Picking up where I left off yesterday, I am going to shave strokes off your score this summer by showing you the ten biggest mistakes in golf.
All you have to do is stop making them.
4. Hitting Driver Automatically on Every Par-4.
This one is so predictable, and seems to happen more when people take carts. We pull up to the stairs to the tee box, the guy in the other cart looks at the scorecard, sees that it is a par-4, jumps out, grabs driver and heads to the tee, with no idea what the hole looks like or how long it is. Tour pros hit 3 wood, 5 wood, rescue club and long irons off these holes all the time, and they have a lot further to go. This goes back to my rule yesterday about the second shots on par 5s: ideally you want to hit the least club you need to, because every club you go down, your accuracy and consistency increases. For most amateurs, the driver is the toughest club to hit off the tee.
Here’s what I do. First, I ask, “can I drive this green?” That situation might, if you are lucky, present itself once a round. If I can, the wind is right, the elevation is right, the front of the green is unprotected, then I will try. Hey, I’m stupid too and I want to putt for eagle. So I might hit driver on a hole as long as 325 under the right circumstances if I think I can get it there, or close enough to putt. But I will almost never hit driver on a 340 yard hole under any circumstances. Why? If you can’t reach it, why take the risk of hitting driver in the first place, especially when the best possible outcome is leaving yourself a tricky half wedge in? Again, go back to the par-5 example: like Tour pros, you should have a consistent comfort distance with a full swing, a distance that is your most reliable. For me, again, it’s 105-130. So on the 340 yard hole, I only want to go about 210-225, so I will probably hit 5 wood or 3 wood. If it’s a 320 hole but I don’t think I can get there, or there is a big hazard in front of the green, I will probably hit my rescue, equivalent to a 3-iron, or maybe as little a 5-iron. Bang, it’s out there in the fairway, with a good lie, you have a pitching wedge or 8 iron in, end of story, no hunting in the woods, like when you hit driver.
Of course, some days you are just in the slot, hitting great drives, and on those days, I believe in dancing with the one you brought, so stick to it, but most of the time there are only two times you hit driver: short holes and long holes. Short as in you can reach, and long as in you need all you can get off the tee to give you a reasonable second shot. So let’s assume the course is flat and there’s no wind. A big hitter might take driver on par-4s 300 and under, and 390 and over, but in between should be hitting less club.
5. Hitting Driver Automatically on Every Par-5
Same logic, but even more subtle. All par-5s are long, relative to par-3s and par-4s, so it is very tempting to assume you need driver. Wrong. You don’t. You hit driver off the tee on a par-5 that you might have a chance of reaching in two, and the crazy long hole that you might struggle to reach in three, but otherwise, why would you?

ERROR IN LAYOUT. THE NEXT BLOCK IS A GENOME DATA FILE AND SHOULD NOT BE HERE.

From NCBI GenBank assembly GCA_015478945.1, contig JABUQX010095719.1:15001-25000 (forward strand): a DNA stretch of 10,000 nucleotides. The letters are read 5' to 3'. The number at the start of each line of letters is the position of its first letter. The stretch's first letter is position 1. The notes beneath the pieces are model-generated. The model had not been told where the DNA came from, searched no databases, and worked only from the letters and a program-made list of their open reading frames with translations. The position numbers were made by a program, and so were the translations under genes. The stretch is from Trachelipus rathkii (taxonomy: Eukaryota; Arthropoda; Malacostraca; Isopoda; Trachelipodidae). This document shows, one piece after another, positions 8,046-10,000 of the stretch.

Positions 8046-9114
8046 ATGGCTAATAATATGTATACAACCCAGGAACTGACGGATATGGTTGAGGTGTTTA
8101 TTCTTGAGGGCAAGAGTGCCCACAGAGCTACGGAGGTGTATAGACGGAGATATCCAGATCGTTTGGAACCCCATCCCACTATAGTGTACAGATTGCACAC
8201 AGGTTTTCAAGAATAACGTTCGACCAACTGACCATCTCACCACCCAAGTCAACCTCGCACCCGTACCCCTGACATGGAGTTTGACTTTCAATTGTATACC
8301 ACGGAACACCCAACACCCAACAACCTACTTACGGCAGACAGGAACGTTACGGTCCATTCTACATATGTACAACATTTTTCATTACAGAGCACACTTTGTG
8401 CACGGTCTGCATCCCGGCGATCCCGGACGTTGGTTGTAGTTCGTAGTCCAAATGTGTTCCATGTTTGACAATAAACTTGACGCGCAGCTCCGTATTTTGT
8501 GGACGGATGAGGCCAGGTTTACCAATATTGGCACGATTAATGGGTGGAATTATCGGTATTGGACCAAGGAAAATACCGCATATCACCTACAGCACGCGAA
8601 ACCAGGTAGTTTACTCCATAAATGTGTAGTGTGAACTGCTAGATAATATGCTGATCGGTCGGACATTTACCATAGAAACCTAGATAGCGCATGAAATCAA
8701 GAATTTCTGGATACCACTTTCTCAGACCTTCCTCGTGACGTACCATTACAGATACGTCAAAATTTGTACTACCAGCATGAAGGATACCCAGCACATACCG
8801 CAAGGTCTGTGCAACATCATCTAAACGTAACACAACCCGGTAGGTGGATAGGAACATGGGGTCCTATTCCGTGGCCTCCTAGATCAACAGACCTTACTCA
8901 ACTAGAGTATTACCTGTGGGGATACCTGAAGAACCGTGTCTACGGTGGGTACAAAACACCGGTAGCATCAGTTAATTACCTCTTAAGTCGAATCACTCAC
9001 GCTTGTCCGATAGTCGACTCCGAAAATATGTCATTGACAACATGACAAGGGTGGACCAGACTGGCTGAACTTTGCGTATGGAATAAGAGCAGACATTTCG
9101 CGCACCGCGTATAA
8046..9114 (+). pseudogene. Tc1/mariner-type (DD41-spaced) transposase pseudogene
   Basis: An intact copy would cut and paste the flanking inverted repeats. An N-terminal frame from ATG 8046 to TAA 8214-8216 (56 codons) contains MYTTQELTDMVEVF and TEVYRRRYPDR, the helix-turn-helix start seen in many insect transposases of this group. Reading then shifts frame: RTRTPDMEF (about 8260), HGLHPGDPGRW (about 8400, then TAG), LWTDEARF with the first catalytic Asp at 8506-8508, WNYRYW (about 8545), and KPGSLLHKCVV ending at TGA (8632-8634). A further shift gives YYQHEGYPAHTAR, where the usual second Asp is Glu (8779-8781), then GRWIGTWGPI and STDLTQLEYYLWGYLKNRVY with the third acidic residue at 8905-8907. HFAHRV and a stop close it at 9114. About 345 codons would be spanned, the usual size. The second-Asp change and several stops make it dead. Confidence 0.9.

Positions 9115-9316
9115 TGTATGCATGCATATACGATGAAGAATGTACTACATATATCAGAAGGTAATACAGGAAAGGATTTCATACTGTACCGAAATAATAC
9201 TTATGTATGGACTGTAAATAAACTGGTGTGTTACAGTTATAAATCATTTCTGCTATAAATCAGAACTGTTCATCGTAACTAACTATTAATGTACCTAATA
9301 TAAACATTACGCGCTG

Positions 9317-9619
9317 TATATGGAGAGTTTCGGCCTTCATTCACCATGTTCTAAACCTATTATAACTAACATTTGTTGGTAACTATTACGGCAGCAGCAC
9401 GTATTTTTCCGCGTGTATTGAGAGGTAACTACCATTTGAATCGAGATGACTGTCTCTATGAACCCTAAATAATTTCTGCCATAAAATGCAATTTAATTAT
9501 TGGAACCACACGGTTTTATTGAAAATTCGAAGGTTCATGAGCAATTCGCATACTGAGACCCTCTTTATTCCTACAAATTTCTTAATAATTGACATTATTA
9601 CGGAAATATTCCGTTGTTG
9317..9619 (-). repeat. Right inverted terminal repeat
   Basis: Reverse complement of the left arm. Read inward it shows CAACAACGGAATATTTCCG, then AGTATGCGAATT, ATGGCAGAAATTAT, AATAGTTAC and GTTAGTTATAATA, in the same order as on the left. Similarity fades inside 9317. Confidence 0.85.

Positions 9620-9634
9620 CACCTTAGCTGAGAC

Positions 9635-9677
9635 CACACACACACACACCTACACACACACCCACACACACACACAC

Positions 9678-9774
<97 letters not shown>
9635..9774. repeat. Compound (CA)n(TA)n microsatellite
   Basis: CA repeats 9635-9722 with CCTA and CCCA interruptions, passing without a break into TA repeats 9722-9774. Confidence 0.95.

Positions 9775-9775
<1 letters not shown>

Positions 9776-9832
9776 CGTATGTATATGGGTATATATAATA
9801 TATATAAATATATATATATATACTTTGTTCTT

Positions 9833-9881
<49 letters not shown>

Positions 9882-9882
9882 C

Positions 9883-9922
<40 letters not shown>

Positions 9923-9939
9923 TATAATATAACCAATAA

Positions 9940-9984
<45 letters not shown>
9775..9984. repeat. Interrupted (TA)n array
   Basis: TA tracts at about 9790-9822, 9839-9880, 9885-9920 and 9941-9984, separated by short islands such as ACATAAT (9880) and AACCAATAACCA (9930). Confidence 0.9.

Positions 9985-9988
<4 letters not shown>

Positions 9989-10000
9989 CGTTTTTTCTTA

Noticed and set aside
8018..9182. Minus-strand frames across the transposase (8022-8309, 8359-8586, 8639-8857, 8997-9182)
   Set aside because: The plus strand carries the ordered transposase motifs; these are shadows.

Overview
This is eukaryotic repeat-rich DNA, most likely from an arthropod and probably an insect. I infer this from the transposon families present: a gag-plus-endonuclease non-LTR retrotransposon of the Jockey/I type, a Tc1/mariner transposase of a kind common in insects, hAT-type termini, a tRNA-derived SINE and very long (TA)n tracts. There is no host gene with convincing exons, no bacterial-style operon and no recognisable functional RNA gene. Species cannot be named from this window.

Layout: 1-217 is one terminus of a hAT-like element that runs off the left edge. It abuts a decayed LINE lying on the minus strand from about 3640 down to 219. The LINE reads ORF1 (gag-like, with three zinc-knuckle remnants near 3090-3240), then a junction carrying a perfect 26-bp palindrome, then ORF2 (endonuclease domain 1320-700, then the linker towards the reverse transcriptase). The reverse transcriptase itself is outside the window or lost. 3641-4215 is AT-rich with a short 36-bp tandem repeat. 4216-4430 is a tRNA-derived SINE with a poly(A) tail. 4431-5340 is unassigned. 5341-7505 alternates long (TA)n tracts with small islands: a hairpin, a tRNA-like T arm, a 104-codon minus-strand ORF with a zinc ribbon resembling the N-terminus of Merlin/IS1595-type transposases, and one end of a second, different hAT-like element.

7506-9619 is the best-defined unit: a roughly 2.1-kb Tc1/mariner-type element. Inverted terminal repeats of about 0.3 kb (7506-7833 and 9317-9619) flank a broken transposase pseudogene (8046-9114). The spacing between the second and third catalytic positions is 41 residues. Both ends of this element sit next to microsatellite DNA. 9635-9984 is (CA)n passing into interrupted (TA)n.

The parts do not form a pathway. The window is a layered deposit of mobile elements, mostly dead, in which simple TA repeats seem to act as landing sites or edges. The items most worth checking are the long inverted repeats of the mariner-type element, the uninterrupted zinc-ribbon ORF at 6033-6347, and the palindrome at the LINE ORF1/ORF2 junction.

Here’s the scenario. If I get on the tee and a par-5 is 520 and there is no trouble in the landing area, I might think, well, if I really bust one it might go 280, and I will have 240 in, and that’s just the end of my 3-wood range, so let’s give it a try. Maybe not smart, but plausible. But let’s say the hole is 540. Same logic, a great drive will leave me 260 in, which I just don’t have. Needing to hit my two very best shots is low percentage, especially when it still doesn’t get me there. I’d rather be 110-130 on my approach hitting a full wedge. Subtracting 130 from 540, I have to cover at least 410 yards in two shots, so I’ll probably hit 3 wood, 5-iron and play it safe off the tee. Hell, on a short par-5 that I know I can’t reach in two, (water in front of green), I’ve hit as little as 5-iron off the tee and made par.
6. Playing at the Pin.
Amateurs lack accuracy. It is as simple as that. Without lying to yourself, ask how many times a round you hit a full approach shot into a green and find yourself left with a putt inside of five feet? Once? Twice? That’s about it for me. We are simply not good enough to attack the pin (I’m talking full shots, not pitches or chips). So think of every iron shot as a circle. The middle of the circle, the bull’s eye, is where you aim. The circle is where the ball will probably land, including every type of miss: long, short, right and left. Of course, some of us miss more to one side consistently, in my case left, so you can adjust the circle accordingly. If you make the bull’s eye the center of the green, you will hit a lot more greens, and be putting for par and birdie more often, but the catch is that the pin is rarely in the center. If the pin is front right, and you aim at it, half your circle, every miss right or short, is now off the green, reducing your chances of having a putt by 50%. You played for birdie and now you probably won’t make par. Most players attribute these “near misses” to bad luck: “I just barely missed the right edge, and now it’s deep in the greenside pot bunker. Tough break.” But you missed because you were playing at the pin, on the right, rather than the middle. Look at it this way: the reason to attack the pin is to make birdie, but if you are consistently putting for birdie from the middle of the green, even though it might be 30 feet, you are going to make some of those sooner or later, and a lot more often than you will hole the bunker shot you left yourself with by getting greedy. And along the way you will make a lot more pars. In fact, if you go out right now and play 18 and aim at the middle of every green, ignoring the flags, you might save 4-5 strokes right there.
Part 3 tomorrow…